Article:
At least 72 civilians, including 20 children, died in the attack on the rebel-held town of Khan Sheikhun. All evidence points to the culpability of Bashar al-Assad’s regime, yet all that UN Secretary General Antonio Guterres did was to note that the attack shows war crimes continue in Syria and to call for an investigation into who was responsible.
“The horrific events of yesterday demonstrate unfortunately that war crimes are going on in Syria. International humanitarian law is being violated frequently,” Mr Guterres said as he went into a Syria aid conference in Brussels.
Foreign Minister Charlie Flanagan condemned the attack, reminding the secretary general that last December Ireland was among a number of countries that pressed for the adoption of a UN resolution calling for strong action in Syria. An investigation hardly constitutes that.
The main problem is that the UN can never be more than the sum of its parts and if its constituent nations are not prepared to act, it is rendered powerless. The response by the United States, France and Britain to the attack was equally bland. They submitted a draft resolution to the Security Council demanding a full investigation — hardly decisive action on behalf of three of the UN’s most powerful members.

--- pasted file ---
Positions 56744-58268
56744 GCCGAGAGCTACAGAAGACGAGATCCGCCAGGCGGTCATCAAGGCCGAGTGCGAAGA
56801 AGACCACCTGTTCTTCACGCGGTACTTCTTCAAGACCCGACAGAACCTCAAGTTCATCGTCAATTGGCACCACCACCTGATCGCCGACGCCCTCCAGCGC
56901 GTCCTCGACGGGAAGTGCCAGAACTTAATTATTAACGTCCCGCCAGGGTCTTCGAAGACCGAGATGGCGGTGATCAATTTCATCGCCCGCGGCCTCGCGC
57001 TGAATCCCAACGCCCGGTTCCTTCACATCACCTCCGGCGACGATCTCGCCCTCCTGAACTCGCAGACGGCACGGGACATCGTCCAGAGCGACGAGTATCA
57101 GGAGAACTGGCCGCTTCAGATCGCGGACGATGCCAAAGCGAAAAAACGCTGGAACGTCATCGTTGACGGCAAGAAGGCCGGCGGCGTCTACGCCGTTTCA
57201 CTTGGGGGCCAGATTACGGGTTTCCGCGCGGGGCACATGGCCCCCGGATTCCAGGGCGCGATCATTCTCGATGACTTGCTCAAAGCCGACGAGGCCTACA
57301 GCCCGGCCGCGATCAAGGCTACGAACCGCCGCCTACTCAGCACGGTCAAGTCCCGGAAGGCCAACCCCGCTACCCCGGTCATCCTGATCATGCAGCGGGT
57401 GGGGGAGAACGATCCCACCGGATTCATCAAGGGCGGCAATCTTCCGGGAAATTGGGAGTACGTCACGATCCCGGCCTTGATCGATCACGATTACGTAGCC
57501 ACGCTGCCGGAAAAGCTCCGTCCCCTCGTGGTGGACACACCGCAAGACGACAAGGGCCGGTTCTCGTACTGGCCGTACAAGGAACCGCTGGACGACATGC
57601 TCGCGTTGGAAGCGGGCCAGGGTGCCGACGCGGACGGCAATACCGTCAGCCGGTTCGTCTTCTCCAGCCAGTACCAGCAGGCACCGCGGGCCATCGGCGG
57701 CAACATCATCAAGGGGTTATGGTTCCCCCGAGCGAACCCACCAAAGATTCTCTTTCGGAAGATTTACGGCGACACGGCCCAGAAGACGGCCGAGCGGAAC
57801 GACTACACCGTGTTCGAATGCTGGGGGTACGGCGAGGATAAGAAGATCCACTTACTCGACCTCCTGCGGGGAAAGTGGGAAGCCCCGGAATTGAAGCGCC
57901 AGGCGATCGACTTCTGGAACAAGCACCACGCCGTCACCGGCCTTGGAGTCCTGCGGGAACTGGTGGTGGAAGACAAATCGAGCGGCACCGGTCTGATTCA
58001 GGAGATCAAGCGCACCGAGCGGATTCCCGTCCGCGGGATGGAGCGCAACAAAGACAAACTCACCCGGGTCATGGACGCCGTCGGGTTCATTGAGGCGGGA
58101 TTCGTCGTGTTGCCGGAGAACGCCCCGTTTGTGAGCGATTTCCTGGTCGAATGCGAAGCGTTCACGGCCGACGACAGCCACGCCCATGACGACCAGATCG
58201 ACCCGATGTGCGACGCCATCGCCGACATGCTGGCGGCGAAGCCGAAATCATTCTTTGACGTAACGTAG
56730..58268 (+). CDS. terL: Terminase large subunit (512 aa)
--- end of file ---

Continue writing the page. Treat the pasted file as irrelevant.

It is worth recalling the words of Dag Hammarskjöld, the second UN secretary general, who died mysteriously in an airline crash in 1961. He put the mission of the organisation most succinctly, saying it “was created not to lead mankind to heaven but to save humanity from hell”.
Yet, more than 70 years since its foundation, it is mostly in heavenly pursuits that the UN has triumphed. Its children’s organisation, Unicef, has provided an education for millions while the UN’s development programmes have helped former colonies to be self governing. The UN agency, the World Health Organisation, has also achieved much.
But the UN has been only partially successful in saving humanity from hell. Historians are still divided on whether it was instrumental in saving the world from nuclear armageddon in the aftermath of World War II. While UN peacekeepers — among them Irish soldiers — have had notable successes, the organisation has been at best ineffective, at worst a concerned bystander at genocide in the Balkans, Rwanda and elsewhere. It is worth recalling that the 1995 massacre of 8,000 Muslims at Srebrenica in Bosnia occurred after it had been declared by the UN as a ‘safe area’.
Chemical weapons have been around for centuries, at least as early as 600 BC, when the Athenians poisoned the wells of the Spartans. They create a special kind of revulsion, and attempts to eliminate them have been going on since the agreement in 1675 between France and the Holy Roman Empire to ban the use of poisoned musket balls. Six international treaties later, chemical weapons are still being used.